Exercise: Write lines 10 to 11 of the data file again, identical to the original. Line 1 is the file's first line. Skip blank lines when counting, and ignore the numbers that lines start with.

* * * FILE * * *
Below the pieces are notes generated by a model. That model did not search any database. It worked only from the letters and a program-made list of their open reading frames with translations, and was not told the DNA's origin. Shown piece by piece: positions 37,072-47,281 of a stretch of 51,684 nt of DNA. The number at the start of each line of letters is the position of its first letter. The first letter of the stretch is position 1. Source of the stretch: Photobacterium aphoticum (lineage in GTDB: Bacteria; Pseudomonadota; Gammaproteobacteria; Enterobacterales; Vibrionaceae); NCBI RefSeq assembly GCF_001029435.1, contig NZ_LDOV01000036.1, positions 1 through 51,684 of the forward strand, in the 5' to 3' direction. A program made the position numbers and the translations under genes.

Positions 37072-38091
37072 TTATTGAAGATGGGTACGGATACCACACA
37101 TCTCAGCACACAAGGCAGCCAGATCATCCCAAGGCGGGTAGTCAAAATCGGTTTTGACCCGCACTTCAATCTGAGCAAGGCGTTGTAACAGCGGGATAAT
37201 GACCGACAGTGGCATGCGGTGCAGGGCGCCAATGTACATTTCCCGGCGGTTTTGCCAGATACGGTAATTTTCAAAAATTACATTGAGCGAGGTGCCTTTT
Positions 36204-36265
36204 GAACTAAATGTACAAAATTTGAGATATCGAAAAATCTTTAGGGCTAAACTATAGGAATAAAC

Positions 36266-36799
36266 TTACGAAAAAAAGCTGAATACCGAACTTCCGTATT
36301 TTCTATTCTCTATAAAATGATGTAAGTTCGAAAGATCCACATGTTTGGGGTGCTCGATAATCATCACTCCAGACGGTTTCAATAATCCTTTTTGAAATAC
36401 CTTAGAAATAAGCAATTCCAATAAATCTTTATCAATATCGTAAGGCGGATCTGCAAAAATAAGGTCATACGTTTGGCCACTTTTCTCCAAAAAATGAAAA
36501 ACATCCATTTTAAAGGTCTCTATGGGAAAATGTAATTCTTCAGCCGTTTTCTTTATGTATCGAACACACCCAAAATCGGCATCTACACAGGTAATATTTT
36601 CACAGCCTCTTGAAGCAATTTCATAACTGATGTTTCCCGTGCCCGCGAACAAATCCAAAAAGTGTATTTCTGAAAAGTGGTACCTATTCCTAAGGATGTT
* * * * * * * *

36301 TTCTATTCTCTATAAAATGATGTAAGTTCGAAAGATCCACATGTTTGGGGTGCTCGATAATCATCACTCCAGACGGTTTCAATAATCCTTTTTGAAATAC
36401 CTTAGAAATAAGCAATTCCAATAAATCTTTATCAATATCGTAAGGCGGATCTGCAAAAATAAGGTCATACGTTTGGCCACTTTTCTCCAAAAAATGAAAA